With one final wave of promises, unabashed plugs and insinuations the 2002 Whistler municipal election wraps up this week, with voters deciding Saturday who they want to make decisions on their behalf for the next three years. While many will be happy the campaign trail is finally ending, for others time has simply run out.
There is a sense of frustration among some candidates, shared in this corner, that it is not possible in the space of five weeks to convey all the messages that all the candidates have to tell the voting public. For many voters, their decisions are made by weighing the limited information that comes out of the traditional all candidates meeting and the coverage that appears in the local papers. This may be a slightly better way of determining who to vote for than relying on recommendations from friends, but it is still incomplete. Think of how many issues did not even surface at the all candidates meeting or in the papers over the last five weeks.
Even the incumbent council members, whose words and decisions are chronicled weekly, have bemoaned the lack of information or public understanding of decisions made and positions taken.
It's ironic, because in this age of information there should be more opportunities than ever to find out about candidates and issues. It just takes a little effort by the voter. Three years ago, during the dot-com boom, a company offered every candidate in the B.C. municipal elections a basic Web site at no charge. The idea was candidates could post positions and ideas for voters to peruse at their convenience. The company providing the Web sites was hoping the offer would lead to business after the election.
No company stepped forward with such an offer this year, so candidates were on their own if they wanted a Web site. In the local election, some candidates have Web sites, several do not. All candidates have e-mail addresses but not all candidates wanted their e-mail addresses publicized.
All candidates also have phone numbers, if voters really wanted to pose a question or find out a candidate's position on something.
What does seem apparent, in the days before voters go to the polls, is that there is more interest in this election than in elections in years past. Why that seems to be is open to speculation. It could be specific issues, such as the Olympics or affordability or TA zoning; it could be dissatisfaction or frustration with the status quo; it could be fear of some of the challengers getting elected. It may even be a sign that Whistlerites are more interested in playing a role in local affairs. There was evidence of that interest earlier this year in the World Economic Forum debate, opposition to the cost of a proposed municipal Web site, and last month's meeting on the Olympics.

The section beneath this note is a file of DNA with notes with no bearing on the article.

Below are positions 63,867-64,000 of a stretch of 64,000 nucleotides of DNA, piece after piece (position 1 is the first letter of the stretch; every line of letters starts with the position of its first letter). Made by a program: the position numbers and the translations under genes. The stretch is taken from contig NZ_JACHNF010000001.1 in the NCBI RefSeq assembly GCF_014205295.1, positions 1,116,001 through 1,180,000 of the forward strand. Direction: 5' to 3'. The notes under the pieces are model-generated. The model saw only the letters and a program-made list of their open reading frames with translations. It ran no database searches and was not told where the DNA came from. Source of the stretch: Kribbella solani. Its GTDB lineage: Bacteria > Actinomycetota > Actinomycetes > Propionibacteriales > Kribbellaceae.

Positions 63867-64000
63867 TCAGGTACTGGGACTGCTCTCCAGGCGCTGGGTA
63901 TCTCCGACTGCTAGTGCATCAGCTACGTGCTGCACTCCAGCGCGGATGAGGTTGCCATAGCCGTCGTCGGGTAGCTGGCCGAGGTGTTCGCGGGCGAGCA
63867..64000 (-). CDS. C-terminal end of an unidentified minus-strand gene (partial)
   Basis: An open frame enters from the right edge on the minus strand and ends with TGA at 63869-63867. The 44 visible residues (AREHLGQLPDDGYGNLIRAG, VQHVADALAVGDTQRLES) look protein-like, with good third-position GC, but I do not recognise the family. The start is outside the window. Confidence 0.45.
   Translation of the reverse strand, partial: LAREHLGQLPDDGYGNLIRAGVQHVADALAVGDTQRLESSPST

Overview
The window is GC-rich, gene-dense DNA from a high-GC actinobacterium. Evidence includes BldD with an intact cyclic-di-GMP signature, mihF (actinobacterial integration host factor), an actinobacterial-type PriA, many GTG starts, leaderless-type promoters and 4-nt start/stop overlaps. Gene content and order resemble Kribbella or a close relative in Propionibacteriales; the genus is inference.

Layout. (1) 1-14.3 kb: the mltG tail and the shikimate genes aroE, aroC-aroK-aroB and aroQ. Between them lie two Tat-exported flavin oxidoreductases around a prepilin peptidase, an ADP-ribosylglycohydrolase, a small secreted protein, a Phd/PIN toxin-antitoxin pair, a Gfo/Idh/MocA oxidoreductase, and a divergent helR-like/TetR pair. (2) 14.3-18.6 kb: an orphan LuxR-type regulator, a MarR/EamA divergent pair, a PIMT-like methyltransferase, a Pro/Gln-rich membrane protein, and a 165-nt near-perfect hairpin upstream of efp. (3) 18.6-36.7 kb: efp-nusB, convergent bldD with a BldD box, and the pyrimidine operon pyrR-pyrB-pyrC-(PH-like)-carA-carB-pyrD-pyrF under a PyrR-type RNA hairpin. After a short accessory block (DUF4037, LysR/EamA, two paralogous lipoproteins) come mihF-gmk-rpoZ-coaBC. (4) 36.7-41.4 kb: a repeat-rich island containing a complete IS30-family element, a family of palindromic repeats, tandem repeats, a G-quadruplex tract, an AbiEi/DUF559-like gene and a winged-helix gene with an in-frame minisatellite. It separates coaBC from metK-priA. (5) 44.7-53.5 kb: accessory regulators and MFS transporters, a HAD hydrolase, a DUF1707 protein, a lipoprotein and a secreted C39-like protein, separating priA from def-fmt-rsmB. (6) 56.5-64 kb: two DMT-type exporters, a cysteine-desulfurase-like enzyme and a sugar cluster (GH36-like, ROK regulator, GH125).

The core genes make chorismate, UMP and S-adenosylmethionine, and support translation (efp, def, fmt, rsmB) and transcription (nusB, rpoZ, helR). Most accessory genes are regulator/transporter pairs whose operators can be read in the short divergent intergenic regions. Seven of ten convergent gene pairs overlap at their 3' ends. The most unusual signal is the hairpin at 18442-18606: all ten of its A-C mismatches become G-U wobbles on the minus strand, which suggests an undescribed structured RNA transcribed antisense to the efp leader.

The number of candidates this year is another indication of interest in this election, and in Whistler's future.
What is also refreshing is that among 20 people running for council this year there are no one-issue candidates, as there were three years ago. To be sure, there are still people beating the drum on the TA issue, but that hasn't been the primary theme for any of the candidates.
The hope here is that interest in this year's election is reflected in a large voter turnout Saturday. That in itself would be a fitting sign of respect and appreciation for all the candidates who put their names forward to serve this town.
But regardless of who is elected Saturday, the interest shown in this election needs to be maintained, in the next phase of the Whistler. It's Our Future sustainability plan, in continuing to shape the Olympic bid, and in public understanding and participation in difficult decisions facing the next council.
Now, get out and vote.